Saturday, November 21, 2009
(Because Blogger doesn't let me move postings around, this second article is showing up first. If you haven't read Days At Sea Part 1, scroll down and do that first.)
Wednesday and we are all day on the ocean waters without going ashore. I sleep in because lying prone I am not dizzy and when sleeping I can't tell if the ship is moving or not. This is my cure for Malaise del Mar and seemed better than taking pills – but I took those too!
So aside from sleeping, what is there to do while trapped on board sailing? Well, on this ship you can gamble. No thank you. You can play bingo. No thank you. Shop. Too expensive. Go to the Spa. Really too expensive. Attend the Battle of the Sexes Game Show. Good grief. Oh yes, and drink. Are you serious? While rolling and pitching? There are special events like the guy hawking diamonds and emeralds in the Grand Atrium who got on at the last port and gets off at the next. Or you can listen to the intense little fellow hawking the benefits of acupuncture in the Pearl Martini Lounge or learn about anti-aging solutions in the "Look Younger in Just Minutes" presentation in the Gatsby's Lounge or better yet, make a fool of yourself and do Karaoke. Oh, God help me!
Our group had two nice lectures by Jim Covel from the Monterey Aquarium, "Life on the Edge" in the morning and "Our Oceans" in the afternoon and that night I did another digital photography workshop. In between I read the real life adventures of some fool who took a job on a cruise ship. Why would anyone who isn't trying to escape from a communist nation do that?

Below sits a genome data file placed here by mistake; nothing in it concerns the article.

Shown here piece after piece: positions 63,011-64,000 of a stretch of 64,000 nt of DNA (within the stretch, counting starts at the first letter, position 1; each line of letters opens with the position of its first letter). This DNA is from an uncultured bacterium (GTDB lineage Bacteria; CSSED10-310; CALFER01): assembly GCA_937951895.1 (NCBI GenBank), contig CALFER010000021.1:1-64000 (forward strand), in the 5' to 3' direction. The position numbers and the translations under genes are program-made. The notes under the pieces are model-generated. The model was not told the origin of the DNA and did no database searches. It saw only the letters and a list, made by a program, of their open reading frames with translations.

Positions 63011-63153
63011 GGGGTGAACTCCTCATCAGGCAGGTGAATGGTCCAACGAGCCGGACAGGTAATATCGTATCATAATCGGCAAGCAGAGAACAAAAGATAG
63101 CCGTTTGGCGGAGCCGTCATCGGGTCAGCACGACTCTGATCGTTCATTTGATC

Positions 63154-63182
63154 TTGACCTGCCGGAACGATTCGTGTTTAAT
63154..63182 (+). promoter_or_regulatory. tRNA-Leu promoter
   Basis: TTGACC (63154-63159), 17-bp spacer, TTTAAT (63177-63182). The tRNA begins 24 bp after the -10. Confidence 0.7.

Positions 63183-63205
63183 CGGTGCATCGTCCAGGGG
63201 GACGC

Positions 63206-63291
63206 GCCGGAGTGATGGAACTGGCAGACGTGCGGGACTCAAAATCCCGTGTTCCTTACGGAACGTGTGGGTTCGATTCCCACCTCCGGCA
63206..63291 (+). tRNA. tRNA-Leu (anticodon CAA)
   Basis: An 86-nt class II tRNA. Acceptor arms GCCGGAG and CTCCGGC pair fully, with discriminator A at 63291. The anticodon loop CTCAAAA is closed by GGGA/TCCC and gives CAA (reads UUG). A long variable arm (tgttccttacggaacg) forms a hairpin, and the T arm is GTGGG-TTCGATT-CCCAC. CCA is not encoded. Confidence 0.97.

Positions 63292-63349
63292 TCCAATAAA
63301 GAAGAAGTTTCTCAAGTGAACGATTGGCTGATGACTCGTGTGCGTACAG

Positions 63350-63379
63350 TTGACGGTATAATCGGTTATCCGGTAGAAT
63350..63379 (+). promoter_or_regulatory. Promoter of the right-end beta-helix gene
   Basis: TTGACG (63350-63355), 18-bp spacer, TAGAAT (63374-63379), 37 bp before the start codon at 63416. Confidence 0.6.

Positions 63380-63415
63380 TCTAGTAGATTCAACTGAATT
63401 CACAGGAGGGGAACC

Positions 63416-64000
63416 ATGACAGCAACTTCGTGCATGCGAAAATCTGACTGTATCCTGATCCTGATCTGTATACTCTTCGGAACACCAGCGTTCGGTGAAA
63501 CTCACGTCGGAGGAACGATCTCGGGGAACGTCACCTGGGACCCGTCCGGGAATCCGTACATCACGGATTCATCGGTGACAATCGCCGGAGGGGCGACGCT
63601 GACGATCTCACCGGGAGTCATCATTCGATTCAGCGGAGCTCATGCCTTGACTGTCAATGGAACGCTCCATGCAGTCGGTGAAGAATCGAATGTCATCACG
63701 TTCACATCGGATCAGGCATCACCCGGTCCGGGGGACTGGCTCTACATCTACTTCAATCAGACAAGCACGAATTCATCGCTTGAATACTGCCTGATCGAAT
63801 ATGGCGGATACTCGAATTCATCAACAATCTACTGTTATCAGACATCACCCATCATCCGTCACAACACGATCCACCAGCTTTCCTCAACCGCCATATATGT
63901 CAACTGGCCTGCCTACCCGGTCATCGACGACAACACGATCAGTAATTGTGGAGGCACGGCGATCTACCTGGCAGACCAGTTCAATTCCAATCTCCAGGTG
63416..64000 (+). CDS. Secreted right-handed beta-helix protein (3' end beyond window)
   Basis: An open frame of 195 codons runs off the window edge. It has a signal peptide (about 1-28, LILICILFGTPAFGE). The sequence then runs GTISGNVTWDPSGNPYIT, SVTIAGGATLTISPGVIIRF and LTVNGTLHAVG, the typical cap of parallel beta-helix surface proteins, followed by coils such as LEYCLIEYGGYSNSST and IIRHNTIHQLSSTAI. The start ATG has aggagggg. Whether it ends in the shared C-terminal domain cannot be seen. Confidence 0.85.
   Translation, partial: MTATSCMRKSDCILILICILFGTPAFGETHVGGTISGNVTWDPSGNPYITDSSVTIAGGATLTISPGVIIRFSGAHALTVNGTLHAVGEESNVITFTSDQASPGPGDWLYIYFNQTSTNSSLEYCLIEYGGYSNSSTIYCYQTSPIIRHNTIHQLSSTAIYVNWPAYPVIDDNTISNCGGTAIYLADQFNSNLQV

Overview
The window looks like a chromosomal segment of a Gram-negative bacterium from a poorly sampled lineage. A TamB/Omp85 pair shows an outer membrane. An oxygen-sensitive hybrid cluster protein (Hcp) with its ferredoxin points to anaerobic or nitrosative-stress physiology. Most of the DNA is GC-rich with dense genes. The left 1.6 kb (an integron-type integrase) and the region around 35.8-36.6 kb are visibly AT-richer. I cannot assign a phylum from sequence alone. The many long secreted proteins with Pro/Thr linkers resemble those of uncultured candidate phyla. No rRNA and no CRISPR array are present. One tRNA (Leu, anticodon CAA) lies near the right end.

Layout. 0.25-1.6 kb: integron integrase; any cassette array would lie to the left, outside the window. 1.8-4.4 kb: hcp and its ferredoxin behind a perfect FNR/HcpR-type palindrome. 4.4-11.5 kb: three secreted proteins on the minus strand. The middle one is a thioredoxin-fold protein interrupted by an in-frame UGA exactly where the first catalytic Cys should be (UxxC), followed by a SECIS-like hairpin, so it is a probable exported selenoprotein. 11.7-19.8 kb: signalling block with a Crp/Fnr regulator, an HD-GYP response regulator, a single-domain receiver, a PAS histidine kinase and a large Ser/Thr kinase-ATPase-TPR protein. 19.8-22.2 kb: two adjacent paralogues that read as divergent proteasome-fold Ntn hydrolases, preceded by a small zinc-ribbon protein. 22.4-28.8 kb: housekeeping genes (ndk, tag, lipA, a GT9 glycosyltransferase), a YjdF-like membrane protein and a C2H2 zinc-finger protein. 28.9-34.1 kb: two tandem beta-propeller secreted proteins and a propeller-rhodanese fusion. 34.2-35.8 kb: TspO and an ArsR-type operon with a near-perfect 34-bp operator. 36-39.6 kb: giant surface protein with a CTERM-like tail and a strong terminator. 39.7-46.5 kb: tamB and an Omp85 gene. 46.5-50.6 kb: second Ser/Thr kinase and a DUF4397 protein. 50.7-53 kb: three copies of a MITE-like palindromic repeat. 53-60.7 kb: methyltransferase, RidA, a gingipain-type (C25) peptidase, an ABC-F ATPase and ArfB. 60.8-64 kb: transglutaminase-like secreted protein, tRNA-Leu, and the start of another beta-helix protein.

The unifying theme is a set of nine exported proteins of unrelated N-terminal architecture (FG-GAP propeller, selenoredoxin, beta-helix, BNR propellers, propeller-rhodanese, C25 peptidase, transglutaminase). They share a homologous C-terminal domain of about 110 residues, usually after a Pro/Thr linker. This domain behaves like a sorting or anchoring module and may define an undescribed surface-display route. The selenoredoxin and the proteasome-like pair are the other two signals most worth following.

We did enjoy lunch and dinner as usual but not with the captain. Usually on cruise ships there is a dinner with the captain. Not on the Norwegian Star. If you wanted to dine with the captain you had to go below into the hold and eat with the crew. I don't know, maybe the captain was shy. But the absence of the captain's dinner did irk some members of our group. They did finally assuage their desire for some kind of audience with the guy driving the ship by signing up to have a formal picture taken with the captain. I'll bet he just loved that!
Day four and before sunrise we slide under the Golden Gate Bridge in the fog entering into San Francisco Bay. I peek out the messy porthole window to film us passing under some bridge in the misty dark that turns out to be the Oakland Bay Bridge and we dock next to it. Then right after breakfast we are on our bus and off to Marin County for a tour of the Marine Mammal Center.